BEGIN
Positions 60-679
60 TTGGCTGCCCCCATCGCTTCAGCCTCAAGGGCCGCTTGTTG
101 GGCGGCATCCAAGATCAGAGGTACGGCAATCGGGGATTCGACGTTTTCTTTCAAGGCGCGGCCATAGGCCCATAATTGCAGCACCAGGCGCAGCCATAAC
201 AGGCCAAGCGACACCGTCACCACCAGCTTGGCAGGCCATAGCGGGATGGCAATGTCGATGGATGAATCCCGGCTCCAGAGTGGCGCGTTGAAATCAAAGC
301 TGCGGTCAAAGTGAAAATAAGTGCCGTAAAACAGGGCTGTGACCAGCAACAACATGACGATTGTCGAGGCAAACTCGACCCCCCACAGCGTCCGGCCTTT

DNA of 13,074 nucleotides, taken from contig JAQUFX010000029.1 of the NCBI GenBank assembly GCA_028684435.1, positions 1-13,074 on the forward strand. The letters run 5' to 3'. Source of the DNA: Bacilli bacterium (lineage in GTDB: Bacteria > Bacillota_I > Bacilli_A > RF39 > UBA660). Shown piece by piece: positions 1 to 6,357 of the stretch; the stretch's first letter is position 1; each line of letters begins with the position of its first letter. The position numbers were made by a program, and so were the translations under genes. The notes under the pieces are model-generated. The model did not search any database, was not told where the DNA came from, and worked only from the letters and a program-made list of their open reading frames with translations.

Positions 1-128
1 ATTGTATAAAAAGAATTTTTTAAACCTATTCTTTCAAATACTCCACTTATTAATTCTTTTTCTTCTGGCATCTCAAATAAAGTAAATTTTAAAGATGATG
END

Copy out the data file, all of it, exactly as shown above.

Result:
Positions 60-679
60 TTGGCTGCCCCCATCGCTTCAGCCTCAAGGGCCGCTTGTTG
101 GGCGGCATCCAAGATCAGAGGTACGGCAATCGGGGATTCGACGTTTTCTTTCAAGGCGCGGCCATAGGCCCATAATTGCAGCACCAGGCGCAGCCATAAC
201 AGGCCAAGCGACACCGTCACCACCAGCTTGGCAGGCCATAGCGGGATGGCAATGTCGATGGATGAATCCCGGCTCCAGAGTGGCGCGTTGAAATCAAAGC
301 TGCGGTCAAAGTGAAAATAAGTGCCGTAAAACAGGGCTGTGACCAGCAACAACATGACGATTGTCGAGGCAAACTCGACCCCCCACAGCGTCCGGCCTTT

DNA of 13,074 nucleotides, taken from contig JAQUFX010000029.1 of the NCBI GenBank assembly GCA_028684435.1, positions 1-13,074 on the forward strand. The letters run 5' to 3'. Source of the DNA: Bacilli bacterium (lineage in GTDB: Bacteria > Bacillota_I > Bacilli_A > RF39 > UBA660). Shown piece by piece: positions 1 to 6,357 of the stretch; the stretch's first letter is position 1; each line of letters begins with the position of its first letter. The position numbers were made by a program, and so were the translations under genes. The notes under the pieces are model-generated. The model did not search any database, was not told where the DNA came from, and worked only from the letters and a program-made list of their open reading frames with translations.

Positions 1-128
1 ATTGTATAAAAAGAATTTTTTAAACCTATTCTTTCAAATACTCCACTTATTAATTCTTTTTCTTCTGGCATCTCAAATAAAGTAAATTTTAAAGATGATG